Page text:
Trump agrees to end government shutdown without any border wall money

congreso-de-estados-unidosPresident Trump on Friday announced a deal to temporarily end the longest government shutdown in U.S. history, capitulating — for now — on his demand for billions of taxpayer dollars to build a southern border wall.

A day after the Senate defeated competing proposals to reopen the government and as the financial pain from the shutdown spread across the nation, Trump on Friday said it was time to end a standoff he had defended only a day earlier.

The deal includes a three-week extension of government funding through Feb. 15 and an agreement to continue negotiations on border security, including the debate over the wall. Federal workers will receive back pay for the time they were furloughed.

"I will make sure all employees receive their back pay very quickly — or as soon as possible,” Trump said during a White House Rose Garden appearance.

The agreement — which largely mirrors what Democrats have been suggesting — came as three major East Coast airports reported slowdowns Friday due to unpaid air traffic controllers calling in sick.

Trump instigated the shutdown, which began Dec. 22, by refusing to sign any government spending bills unless he received $5.7 billion for a wall.

More than 800,000 federal workers were due to miss their second paycheck since the shutdown began.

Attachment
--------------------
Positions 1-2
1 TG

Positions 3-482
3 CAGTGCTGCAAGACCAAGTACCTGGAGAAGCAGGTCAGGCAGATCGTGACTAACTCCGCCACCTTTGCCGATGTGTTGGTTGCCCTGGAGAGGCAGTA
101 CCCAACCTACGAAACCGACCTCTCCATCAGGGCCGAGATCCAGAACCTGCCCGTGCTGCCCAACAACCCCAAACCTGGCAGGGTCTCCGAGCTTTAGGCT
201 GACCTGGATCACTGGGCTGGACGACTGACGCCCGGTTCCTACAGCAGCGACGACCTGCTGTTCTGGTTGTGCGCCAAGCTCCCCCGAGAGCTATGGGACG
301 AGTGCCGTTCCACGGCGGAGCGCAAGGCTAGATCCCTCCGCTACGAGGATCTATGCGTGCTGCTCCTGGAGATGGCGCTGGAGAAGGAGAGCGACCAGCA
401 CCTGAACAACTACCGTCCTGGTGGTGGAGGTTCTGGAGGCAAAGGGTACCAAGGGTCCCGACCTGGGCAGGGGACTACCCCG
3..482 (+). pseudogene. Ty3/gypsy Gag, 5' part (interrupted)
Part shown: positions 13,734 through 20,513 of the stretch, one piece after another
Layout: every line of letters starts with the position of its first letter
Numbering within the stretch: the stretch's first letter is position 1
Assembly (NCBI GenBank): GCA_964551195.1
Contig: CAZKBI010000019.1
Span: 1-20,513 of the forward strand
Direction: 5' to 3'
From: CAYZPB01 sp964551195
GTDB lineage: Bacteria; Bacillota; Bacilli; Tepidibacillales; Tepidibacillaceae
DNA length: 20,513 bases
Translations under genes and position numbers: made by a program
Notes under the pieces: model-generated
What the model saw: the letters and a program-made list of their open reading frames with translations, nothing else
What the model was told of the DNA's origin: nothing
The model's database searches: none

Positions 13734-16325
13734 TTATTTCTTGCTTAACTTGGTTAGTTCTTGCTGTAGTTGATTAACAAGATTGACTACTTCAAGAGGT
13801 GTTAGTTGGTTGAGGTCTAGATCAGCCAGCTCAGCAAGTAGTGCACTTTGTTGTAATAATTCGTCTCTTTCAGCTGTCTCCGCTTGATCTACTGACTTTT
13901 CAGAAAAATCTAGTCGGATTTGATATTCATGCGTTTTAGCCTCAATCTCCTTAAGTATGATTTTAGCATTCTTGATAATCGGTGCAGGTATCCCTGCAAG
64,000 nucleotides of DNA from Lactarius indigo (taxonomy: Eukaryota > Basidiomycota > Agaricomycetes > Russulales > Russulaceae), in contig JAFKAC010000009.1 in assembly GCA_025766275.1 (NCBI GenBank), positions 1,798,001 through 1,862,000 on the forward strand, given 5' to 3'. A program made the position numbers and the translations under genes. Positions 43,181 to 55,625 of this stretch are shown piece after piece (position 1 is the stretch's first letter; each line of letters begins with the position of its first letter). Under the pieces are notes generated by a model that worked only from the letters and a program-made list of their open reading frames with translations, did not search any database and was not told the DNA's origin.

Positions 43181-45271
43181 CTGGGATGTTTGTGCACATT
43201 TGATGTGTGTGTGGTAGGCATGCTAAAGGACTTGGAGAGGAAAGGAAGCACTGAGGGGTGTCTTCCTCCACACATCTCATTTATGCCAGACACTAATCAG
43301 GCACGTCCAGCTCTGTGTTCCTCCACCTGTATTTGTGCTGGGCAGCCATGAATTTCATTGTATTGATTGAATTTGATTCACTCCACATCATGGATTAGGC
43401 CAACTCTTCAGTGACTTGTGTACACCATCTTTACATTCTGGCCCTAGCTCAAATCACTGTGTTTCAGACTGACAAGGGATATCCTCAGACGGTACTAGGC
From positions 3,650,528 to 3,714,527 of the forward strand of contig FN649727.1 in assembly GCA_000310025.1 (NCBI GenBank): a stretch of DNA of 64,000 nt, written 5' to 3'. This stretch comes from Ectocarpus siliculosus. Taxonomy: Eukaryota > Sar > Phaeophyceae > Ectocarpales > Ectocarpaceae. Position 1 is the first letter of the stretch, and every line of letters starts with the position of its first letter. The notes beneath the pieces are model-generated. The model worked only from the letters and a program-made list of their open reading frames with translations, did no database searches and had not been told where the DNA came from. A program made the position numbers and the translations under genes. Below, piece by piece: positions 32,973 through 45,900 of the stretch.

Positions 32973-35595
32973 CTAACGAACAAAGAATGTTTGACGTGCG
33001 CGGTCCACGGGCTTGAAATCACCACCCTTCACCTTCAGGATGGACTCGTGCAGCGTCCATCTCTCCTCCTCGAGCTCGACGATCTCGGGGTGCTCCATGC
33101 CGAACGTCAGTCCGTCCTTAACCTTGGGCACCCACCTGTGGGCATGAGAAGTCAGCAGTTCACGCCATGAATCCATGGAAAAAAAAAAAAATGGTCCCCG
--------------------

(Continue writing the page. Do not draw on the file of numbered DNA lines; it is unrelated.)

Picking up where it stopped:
Most public opinion polls increasingly put the blame for the shutdown squarely on Trump, who boasted before it began that he would happily accept full responsibility because he believed building a wall was vital to protecting the U.S.-Mexico border.

Democrats accused Trump of holding the government “hostage” to fulfill his major campaign promise. They said border security can be enhanced without a wall.

According to a senior administration official, word rippled through the White House complex Friday morning that "something was shaking."

The realization that it was time to reopen the government, despite not having achieved any of the president's desired funding for a border wall, came as the result of new pressures as the shutdown's impact became more deeply felt.

"Friday is payday," said the official, who also pointed to the delays at major airports and similar issues at the IRS, where employees assigned to process refund checks were not reporting for work.

Trump’s about-face came just a day after the White House said that any temporary funding measure must also come with a “large down payment” on the wall.

There is no assurance that the deal won’t result in another government shutdown when the new funding measure expires, a point that worries some lawmakers.

“We just have to operate in good faith,” said Sen, Debbie Stabenow (D-Mich.).

Times staff writers Eli Stokols and Sarah D. Wire contributed to this report.